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Predicting Treatment Response in Social Anxiety Disorder From Functional MRI
Source: JAMA Psychiatry. 2013;70(1):87-97
Current behavioral measures poorly predict treatment outcome in social anxiety disorder (SAD). To our knowledge, this is the first study to examine neuroimaging-based treatment prediction in SAD.
Objective: To measure brain activation in patients with SAD as a biomarker to predict subsequent response to cognitive behavioral therapy (CBT).
Design: Functional magnetic resonance imaging (fMRI) data were collected prior to CBT intervention. Changes in clinical status were regressed on brain responses and tested for selectivity for social stimuli.
Patients: 39 medication-free patients meeting DSM-IV criteria for the generalized subtype of SAD.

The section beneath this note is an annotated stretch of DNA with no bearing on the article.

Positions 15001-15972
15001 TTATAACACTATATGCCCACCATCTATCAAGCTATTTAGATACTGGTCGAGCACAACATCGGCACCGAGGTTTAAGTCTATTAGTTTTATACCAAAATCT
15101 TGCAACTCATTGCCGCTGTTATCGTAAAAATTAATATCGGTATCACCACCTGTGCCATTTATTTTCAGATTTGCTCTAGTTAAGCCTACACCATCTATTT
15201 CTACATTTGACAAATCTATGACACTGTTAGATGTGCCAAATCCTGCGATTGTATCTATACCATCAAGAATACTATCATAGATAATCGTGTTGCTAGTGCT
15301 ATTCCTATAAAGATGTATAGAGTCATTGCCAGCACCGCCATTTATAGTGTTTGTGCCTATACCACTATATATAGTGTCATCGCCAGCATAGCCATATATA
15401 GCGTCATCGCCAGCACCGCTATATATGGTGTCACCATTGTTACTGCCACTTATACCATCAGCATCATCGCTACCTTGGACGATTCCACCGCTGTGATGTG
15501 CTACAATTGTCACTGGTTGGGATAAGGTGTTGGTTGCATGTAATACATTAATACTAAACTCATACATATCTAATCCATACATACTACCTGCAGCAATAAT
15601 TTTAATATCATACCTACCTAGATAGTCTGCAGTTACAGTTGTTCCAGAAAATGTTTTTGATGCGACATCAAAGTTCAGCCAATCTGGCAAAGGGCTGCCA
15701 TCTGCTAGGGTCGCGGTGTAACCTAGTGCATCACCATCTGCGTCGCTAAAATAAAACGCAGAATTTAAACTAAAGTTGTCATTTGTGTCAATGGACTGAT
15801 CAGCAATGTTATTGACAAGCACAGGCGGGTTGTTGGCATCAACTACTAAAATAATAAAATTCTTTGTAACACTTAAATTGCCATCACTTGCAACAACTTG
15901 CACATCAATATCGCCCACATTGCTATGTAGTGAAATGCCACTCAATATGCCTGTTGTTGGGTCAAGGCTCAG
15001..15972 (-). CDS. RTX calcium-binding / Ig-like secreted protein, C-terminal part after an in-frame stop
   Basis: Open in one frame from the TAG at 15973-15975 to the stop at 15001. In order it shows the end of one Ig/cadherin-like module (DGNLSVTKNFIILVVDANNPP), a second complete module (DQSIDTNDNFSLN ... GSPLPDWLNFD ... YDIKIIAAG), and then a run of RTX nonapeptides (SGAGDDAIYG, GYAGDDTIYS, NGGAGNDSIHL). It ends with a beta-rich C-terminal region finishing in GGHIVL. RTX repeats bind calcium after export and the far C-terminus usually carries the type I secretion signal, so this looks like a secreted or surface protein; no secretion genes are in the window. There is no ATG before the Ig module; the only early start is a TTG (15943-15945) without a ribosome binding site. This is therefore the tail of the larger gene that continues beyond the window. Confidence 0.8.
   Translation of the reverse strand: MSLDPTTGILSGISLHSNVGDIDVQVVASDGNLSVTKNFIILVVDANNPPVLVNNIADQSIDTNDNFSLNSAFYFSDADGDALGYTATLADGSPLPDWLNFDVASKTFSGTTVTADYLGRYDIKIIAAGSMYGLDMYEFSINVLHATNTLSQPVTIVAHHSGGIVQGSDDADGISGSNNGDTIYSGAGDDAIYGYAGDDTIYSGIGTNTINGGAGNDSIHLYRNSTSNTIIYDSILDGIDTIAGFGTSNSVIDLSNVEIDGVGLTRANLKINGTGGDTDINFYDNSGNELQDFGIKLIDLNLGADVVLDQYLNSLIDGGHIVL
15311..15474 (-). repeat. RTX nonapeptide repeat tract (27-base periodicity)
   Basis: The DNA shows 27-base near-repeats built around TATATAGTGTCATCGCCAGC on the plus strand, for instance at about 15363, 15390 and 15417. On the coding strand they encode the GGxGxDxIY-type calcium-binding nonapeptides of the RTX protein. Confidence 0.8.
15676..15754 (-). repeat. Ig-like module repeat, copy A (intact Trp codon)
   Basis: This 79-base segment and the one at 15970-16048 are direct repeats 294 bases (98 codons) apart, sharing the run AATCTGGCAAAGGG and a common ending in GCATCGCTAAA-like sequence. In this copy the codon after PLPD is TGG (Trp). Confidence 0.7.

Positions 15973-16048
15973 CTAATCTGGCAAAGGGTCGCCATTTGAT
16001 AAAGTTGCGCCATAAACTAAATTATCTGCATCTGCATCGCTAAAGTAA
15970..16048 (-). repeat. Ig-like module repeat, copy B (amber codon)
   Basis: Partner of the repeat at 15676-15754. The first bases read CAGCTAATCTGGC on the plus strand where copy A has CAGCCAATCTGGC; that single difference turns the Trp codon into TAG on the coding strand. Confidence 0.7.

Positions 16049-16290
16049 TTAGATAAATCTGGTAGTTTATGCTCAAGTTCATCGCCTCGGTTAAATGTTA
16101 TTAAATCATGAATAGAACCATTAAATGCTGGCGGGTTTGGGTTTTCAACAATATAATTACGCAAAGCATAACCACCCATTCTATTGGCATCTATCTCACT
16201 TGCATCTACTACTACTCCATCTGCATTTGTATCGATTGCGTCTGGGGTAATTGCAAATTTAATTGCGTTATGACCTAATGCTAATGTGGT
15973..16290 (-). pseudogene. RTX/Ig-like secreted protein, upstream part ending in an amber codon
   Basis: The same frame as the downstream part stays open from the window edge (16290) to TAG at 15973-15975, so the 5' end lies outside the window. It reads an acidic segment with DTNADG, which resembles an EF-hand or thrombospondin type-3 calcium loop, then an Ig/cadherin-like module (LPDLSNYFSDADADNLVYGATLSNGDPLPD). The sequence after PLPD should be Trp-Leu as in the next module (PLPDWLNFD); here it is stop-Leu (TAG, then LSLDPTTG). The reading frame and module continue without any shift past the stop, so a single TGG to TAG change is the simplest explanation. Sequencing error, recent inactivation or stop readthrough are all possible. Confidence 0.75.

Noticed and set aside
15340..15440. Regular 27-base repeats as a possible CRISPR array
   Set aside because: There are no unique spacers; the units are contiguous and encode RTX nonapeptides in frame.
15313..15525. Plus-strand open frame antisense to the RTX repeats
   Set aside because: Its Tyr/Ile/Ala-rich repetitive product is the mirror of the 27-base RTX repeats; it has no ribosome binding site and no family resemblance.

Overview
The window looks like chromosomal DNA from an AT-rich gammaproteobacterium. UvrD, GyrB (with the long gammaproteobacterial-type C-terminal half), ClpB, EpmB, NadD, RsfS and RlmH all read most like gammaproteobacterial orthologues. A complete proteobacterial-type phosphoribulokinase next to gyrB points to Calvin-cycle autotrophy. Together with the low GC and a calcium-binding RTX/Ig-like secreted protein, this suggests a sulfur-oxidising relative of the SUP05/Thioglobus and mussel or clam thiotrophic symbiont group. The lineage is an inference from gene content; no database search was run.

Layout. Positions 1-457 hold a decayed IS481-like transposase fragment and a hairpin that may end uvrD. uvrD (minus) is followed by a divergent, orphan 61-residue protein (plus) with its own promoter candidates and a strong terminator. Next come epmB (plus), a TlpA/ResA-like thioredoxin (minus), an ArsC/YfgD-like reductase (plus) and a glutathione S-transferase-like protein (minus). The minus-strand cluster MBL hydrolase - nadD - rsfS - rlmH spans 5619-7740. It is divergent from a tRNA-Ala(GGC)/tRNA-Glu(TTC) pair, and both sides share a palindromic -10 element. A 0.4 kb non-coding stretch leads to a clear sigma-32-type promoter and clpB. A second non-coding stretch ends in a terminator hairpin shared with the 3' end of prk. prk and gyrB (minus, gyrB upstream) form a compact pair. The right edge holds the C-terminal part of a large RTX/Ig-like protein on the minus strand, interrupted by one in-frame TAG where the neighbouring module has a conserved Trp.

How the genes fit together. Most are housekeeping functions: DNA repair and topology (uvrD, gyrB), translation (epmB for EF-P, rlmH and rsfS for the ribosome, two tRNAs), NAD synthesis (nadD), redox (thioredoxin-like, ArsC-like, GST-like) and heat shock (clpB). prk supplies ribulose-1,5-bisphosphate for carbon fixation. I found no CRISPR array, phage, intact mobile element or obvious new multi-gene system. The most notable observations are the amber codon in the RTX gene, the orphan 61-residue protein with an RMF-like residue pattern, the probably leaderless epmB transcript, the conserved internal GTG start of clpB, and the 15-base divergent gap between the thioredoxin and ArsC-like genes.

Interventions: Brain responses to angry vs neutral faces or emotional vs neutral scenes were examined with fMRI prior to initiation of CBT.
- Pretreatment responses significantly predicted subsequent treatment outcome of patients selectively for social stimuli and particularly in regions of higher-order visual cortex.
- Combining the brain measures with information on clinical severity accounted for more than 40% of the variance in treatment response and substantially exceeded predictions based on clinical measures at baseline.
- Prediction success was unaffected by testing for potential confounding factors such as depression severity at baseline.
- The results suggest that brain imaging can provide biomarkers that substantially improve predictions for the success of cognitive behavioral interventions and more generally suggest that such biomarkers may offer evidence-based, personalized medicine approaches for optimally selecting among treatment options for a patient.
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